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“Could I have done more?” – A psychiatrist’s struggle with patient suicide

It’s a story I feel compelled to tell. It may be therapeutic for me and possibly for others as well. It’s a story that needs to be told. But I hesitate. I fear the stigma. I am afraid of being judged. I fear breaking the silence. I ruminate about the potential repercussions. What if I, a psychiatrist, wrote about my own emotional conundrum after a patient chose to end his life? Can I open the private vault of personal grief that filled me with his untimely and unnatural departure? I want to narrate the tumultuous aftermath of patient suicide, the distressing combination of ...

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Chronicling Safia Manto’s support for a man who courted controversy

Chronicling Safia Manto, my grandmother, would be no mean feat. A woman who lived in the shadow of her beloved husband and renowned short-story writer, Saadat Hassan Manto, her story went largely untold till the recent release of Manto, the film. She has only lived in the folklore of my dreams; I being born 6 years after her untimely demise in November 1977. As much I have heard from familial sources about her magnanimity, humility as a human being besotted with a kindred heart and soul, I cannot even fathom what I missed out on. Sometimes fate and destiny are so closely intertwined, that we ...

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Why won’t you let Ruwa Rehman Talk, dammit?

Shut up… shut up… shut up… just shut the f*** up… That’s how it starts for many sex abuse survivors in Pakistan when they finally draw the strength to reach out from the void and tell their story. “Chup hojao. Shhh. Bas ab tum nay mujhay bataya hay magar aur kis hee ko nahi batana.” (Just keep quiet. You’ve told me, now don’t tell anyone else.) If this fails, the angle of attack changes on the survivor. “Apni izzat ka socho. Tum say kon shaadi karey ga?”  (Think of your reputation. Who will marry you?) Sometimes, especially when the perpetrator is a close family member, ...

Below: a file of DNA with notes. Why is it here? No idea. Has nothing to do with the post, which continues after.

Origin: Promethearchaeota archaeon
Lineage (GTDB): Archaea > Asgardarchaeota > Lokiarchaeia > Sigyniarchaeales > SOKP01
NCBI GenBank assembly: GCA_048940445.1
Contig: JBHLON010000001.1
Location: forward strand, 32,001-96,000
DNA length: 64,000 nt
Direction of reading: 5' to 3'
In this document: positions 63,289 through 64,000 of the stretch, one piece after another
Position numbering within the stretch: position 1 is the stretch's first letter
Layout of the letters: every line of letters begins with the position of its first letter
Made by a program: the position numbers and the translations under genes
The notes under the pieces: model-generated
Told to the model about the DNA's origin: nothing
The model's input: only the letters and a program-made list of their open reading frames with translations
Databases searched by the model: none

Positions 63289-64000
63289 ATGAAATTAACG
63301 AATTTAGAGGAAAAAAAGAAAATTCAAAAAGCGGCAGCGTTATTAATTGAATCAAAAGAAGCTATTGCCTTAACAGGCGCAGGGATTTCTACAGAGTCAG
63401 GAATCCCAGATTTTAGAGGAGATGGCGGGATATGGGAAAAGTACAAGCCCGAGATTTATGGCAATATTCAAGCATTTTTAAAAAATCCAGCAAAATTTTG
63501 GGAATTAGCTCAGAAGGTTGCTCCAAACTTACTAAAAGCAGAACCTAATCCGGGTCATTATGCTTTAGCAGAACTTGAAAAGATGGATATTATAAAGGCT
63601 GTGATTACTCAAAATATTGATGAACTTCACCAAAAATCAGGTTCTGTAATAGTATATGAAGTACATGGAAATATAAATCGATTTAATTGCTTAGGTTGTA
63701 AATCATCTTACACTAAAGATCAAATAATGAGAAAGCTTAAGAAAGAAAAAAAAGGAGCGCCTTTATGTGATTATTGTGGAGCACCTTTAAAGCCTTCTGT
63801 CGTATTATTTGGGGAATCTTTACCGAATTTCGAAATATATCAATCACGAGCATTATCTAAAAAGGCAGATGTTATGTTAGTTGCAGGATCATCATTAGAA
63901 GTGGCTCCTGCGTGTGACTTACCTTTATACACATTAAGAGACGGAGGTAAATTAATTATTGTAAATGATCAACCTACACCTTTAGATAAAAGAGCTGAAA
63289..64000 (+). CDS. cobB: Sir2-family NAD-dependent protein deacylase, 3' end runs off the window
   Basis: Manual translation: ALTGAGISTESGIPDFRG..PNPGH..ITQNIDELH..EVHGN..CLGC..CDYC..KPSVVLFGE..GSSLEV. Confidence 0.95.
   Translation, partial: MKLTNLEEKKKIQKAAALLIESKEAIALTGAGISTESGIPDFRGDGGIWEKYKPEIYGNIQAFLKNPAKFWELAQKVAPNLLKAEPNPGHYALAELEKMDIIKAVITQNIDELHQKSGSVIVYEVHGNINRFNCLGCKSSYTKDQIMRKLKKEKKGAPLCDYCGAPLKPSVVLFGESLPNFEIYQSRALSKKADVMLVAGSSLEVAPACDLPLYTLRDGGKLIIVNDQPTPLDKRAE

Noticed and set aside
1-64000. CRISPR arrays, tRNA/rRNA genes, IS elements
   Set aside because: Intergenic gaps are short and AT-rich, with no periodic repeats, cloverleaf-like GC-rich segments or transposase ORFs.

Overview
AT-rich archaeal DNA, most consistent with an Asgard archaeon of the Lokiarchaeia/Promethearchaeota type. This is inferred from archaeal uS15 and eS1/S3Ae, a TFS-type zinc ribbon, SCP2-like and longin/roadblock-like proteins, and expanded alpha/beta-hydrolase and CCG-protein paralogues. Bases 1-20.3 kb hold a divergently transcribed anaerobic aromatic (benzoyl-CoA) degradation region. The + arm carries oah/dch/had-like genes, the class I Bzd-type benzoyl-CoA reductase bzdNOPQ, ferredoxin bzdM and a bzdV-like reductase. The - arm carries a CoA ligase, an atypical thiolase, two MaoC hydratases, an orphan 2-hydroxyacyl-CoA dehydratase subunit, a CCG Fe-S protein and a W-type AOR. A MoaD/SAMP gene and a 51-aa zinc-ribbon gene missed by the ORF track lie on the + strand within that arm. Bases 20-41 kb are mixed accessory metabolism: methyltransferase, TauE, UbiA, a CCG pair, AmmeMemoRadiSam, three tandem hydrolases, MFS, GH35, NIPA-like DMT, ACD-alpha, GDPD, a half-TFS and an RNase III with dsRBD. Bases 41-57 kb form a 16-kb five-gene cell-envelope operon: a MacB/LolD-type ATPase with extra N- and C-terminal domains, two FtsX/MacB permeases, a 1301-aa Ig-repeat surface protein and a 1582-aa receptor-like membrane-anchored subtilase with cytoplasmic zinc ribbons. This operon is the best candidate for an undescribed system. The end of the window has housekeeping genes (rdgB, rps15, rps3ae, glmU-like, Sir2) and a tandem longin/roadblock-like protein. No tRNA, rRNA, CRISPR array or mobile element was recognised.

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Manto: A legend untold

You walk into the cinema to learn about the crests and troughs of the life of a legendary and notoriously controversial writer and you come out somehow transformed, armed with the knowledge of what it means to be human, what it feels like to be helpless when you’re at odds, at war with the world. Manto looks unsparingly at a fragile and insecure man who dared to pen his inner most secrets and desires, passions and emotions, and his need to find an outlet to unleash his inner conflagration, the outrageous fire, to confront and to go at war with ...

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Her grief devastated her, but his destroyed her

They weren’t dizygotic twins, or even twins, let alone siblings, yet they were so alike. But how could it be? Their birth was separated by 1,860 days. Maybe, they were an extension of one another. She sat across the table from him, with a hot cup of hazelnut cappuccino that she gripped with both her hands as she saw his smile belie his mood. But there was something about that very smile. Or maybe it was less about him than it was about her. It was the magic that transpired in her mind as she engaged in a quotidian conversation, eyeing ...